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Tehran welcomes 'small progress' over Gulf tensions

Iran's foreign minister says talks between Qatar and Saudi Arabia are good for region
Qatar's prime minister attended the regional GCC summit last week (AFP)

Steps towards healing the two-year diplomatic rift between neighbours Saudi Arabia and Qatar are positive for the whole region, Iranian Foreign Minister Mohammad Javad Zarif said on Sunday in Doha.

Qatar's foreign minister, Sheikh Mohammed bin Abdul Rahman al-Thani, said on Saturday that "a little progress" had been made into ending the Gulf crisis. 

The diplomatic crisis was set off when Saudi Arabia, the United Arab Emirates, Bahrain and Egypt cut off ties with Qatar in 2017 and imposed an air, land and sea blockade over allegations of terrorism and fostering closer ties with Iran.

Qatar has repeatedly rejected the allegations against it and accused the boycotting countries of trying to interfere in its affairs.

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Qatari Prime Minister Sheikh Abdullah bin Nasser Al Thani attended an annual Gulf Cooperation Council (GCC) summit in Saudi Arabia last Tuesday, its highest representation at the meeting since 2017.

Asked at the Doha Forum in Qatar if the recent contact between Doha and Riyadh was good for the region, Zarif told reporters: "Of course it is."

Zarif claimed "some regional actors" had tried to establish their own power in the region, damaging the Gulf as a whole.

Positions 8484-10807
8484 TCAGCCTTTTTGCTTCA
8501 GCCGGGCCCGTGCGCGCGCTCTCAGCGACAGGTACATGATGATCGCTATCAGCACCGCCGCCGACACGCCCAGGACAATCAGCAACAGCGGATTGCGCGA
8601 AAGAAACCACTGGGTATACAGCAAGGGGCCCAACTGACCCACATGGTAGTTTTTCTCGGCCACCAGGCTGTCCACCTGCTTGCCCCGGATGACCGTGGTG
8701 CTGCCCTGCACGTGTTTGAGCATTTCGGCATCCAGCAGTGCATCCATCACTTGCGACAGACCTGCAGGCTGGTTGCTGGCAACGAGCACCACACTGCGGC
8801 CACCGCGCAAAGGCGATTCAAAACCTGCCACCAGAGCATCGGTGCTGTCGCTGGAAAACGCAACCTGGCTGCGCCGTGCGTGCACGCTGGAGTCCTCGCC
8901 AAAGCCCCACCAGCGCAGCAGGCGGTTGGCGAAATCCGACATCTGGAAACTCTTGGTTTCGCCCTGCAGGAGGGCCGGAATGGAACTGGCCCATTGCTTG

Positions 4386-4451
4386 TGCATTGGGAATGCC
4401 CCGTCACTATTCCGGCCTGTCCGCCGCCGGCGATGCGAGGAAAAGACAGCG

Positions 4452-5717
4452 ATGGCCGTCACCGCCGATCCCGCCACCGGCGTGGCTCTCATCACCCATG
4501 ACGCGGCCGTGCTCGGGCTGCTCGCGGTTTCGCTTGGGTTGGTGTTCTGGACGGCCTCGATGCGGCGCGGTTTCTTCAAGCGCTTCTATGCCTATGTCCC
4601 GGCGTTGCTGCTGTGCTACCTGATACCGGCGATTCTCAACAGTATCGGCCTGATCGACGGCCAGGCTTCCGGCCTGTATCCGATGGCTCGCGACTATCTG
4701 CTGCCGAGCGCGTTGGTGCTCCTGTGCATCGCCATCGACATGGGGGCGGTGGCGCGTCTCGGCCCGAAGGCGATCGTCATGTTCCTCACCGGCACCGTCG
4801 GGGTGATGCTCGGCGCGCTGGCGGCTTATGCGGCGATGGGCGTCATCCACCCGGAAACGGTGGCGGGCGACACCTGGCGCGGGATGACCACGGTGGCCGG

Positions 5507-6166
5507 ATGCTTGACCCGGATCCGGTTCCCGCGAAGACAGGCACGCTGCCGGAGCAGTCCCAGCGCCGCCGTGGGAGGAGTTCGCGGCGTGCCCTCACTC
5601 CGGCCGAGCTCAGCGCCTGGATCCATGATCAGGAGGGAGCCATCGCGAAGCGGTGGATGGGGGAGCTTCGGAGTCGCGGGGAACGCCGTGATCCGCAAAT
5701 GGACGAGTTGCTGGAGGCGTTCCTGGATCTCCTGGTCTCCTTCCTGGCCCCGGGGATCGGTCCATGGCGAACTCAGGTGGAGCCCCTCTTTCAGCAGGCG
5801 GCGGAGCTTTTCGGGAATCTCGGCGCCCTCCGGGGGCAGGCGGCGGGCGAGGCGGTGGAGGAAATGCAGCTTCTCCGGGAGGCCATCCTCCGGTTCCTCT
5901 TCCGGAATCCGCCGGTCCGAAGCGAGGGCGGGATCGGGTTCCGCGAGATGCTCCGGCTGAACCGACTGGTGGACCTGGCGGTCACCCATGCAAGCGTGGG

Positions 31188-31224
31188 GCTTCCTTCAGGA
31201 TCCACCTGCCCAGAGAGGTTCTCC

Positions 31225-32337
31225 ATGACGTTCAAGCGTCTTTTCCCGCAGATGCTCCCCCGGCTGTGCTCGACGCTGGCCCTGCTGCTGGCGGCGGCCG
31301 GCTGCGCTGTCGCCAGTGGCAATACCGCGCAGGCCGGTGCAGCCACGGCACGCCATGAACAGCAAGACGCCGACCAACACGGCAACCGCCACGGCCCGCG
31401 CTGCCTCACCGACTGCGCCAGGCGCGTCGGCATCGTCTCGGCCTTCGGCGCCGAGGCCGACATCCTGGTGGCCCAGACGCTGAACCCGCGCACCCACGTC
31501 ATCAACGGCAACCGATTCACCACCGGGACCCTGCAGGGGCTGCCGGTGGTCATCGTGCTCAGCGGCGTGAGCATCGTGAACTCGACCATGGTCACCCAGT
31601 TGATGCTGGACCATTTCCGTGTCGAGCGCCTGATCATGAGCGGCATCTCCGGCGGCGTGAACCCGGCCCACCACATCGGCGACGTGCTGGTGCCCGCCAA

"Saddam Hussein's invasions of Iran and Kuwait, the Saudi blockade against Qatar and the war in Yemen are but examples of catastrophic miscalculations to use misperceived opportunities to achieve regional hegemony," he said. 

Sheikh Mohammed briefly met with Zarif in public at the forum on Sunday and sat in the audience as the Iranian foreign minister gave an address.

Kuwait and the United States have tried to mediate the rift between Qatar and its neighbours, which has undermined Washington's efforts to confront Iran.

Mainly Shia Iran and Sunni Muslim Saudi Arabia are locked in a struggle for influence in the Gulf region.

There have been indications that a rapprochement between Qatar and its allies might be in the works, with some observers expecting the summit to take the shape of a reconciliation meeting. However, the gathering concluded without public comments on the crisis.

The absence at last week's GCC summit of Qatar's emir, who had been invited by Saudi King Salman, has also somewhat dampened expectations of an imminent breakthrough.

The Riyadh-led bloc initially set out 13 demands that it said could resolve the crisis, including the closure of a Turkish military base; cutting links with the Muslim Brotherhood; the closing of Al Jazeera TV; and reducing ties with Iran.

Doha has so far refused to comply and rejected the assertions made about its policies.

During the summit last week, King Salman called for regional unity to confront Iran and secure energy supplies and maritime channels.

The summit's final communique stressed the need to strengthen military and security cooperation between member states and called for finalising legislation for regional economic integration, including the creation of a financial and monetary bloc by 2025.